One thing to note is booking accordingly, especially if you’re using a hot desking system. For example, if your goal is for a team to all be in the office on the same day so they can collaborate, but they end up being spread over several floors - this means they will just use online solutions to communicate anyway. Having a robust booking system in place will therefore make this as effective as possible.
Google has been a frontrunner in updating its technology to better suit hybrid working. One interesting update is linked to Google Calendar, where you can state if you are going to attend a meeting virtually or physically. This accurately reflects the times we’re living in, and ensures people are fully aware of the meeting setup which can enhance the meeting experience.
All in all, inclusivity makes for better employees and better businesses.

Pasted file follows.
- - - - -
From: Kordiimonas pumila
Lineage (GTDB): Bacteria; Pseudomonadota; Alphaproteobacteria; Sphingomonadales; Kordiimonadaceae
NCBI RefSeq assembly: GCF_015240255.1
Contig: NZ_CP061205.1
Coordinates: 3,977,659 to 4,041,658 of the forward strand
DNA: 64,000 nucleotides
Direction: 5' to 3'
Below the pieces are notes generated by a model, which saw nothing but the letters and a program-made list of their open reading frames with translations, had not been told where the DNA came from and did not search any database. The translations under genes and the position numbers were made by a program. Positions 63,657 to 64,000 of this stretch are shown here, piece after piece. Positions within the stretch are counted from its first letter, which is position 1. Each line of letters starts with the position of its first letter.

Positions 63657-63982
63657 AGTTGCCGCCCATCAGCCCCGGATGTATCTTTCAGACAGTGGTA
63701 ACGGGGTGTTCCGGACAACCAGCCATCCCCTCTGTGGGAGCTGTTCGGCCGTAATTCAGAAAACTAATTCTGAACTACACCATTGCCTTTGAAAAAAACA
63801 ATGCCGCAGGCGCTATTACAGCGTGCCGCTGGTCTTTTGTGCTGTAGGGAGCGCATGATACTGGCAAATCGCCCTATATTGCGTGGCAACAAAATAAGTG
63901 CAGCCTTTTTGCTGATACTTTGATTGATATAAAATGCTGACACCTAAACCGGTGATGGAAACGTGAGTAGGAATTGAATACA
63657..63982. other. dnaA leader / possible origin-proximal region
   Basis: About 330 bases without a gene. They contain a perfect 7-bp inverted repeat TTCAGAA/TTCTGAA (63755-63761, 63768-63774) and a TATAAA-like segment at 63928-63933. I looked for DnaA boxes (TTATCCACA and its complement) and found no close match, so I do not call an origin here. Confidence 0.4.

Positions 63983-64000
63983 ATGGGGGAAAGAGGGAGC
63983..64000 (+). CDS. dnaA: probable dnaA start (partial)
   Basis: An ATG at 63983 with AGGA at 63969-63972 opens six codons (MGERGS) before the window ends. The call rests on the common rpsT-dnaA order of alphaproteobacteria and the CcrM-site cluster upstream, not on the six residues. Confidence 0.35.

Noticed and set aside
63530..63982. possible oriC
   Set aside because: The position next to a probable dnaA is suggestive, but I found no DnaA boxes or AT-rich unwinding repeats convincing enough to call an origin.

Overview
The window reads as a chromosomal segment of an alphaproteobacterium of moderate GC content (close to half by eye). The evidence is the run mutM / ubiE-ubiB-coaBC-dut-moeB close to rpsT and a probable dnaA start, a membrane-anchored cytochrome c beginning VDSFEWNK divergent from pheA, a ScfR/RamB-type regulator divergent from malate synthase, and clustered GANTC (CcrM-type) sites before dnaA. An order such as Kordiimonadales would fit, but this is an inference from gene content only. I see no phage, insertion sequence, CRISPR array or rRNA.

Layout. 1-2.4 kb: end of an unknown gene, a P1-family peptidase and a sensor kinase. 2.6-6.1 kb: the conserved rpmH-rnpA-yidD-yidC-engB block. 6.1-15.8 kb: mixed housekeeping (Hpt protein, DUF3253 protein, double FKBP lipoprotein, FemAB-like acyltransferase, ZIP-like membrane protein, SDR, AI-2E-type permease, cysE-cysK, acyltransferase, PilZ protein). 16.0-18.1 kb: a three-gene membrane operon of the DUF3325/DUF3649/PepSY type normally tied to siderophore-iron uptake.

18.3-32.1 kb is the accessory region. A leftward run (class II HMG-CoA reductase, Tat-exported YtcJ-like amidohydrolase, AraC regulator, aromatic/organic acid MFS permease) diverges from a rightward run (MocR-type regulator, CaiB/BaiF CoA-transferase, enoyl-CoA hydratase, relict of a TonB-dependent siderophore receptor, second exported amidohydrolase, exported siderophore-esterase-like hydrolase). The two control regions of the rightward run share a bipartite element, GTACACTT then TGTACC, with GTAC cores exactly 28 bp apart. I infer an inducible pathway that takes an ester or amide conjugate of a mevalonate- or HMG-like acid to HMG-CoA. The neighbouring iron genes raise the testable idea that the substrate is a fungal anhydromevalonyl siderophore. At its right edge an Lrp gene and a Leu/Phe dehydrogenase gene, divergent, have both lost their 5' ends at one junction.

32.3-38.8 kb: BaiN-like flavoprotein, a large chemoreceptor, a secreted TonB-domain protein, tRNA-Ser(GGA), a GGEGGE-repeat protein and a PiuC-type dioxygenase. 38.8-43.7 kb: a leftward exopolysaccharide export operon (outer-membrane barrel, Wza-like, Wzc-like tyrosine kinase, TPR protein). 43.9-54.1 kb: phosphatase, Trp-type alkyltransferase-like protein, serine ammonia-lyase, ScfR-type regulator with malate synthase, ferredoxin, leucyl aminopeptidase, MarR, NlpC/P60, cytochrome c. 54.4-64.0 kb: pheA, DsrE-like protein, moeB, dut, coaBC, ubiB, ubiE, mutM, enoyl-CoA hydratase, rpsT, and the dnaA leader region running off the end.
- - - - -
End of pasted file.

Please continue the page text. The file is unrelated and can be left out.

3. Synchronous and Asynchronous Communication
Asynchronous communication, as Fintan puts it, is ‘collaboration with a delay’. It essentially means that people don’t have to all be working on the same task at the same time. It allows for flexibility in people’s schedules, and also better suits people’s creativity and productivity peaks.
With Google Workspace, it makes both synchronous and asynchronous communication possible. You can have a Google Doc open, people can edit in real-time, you can comment and tag people, making it convenient to be as collaborative as possible, whenever the mood strikes you.
The risk however with asynchronous communication is that people may feel pressure to work outside their working hours. It is therefore up to a business to find the right balance between giving employees creative freedom whilst maintaining an enjoyable and effective working culture.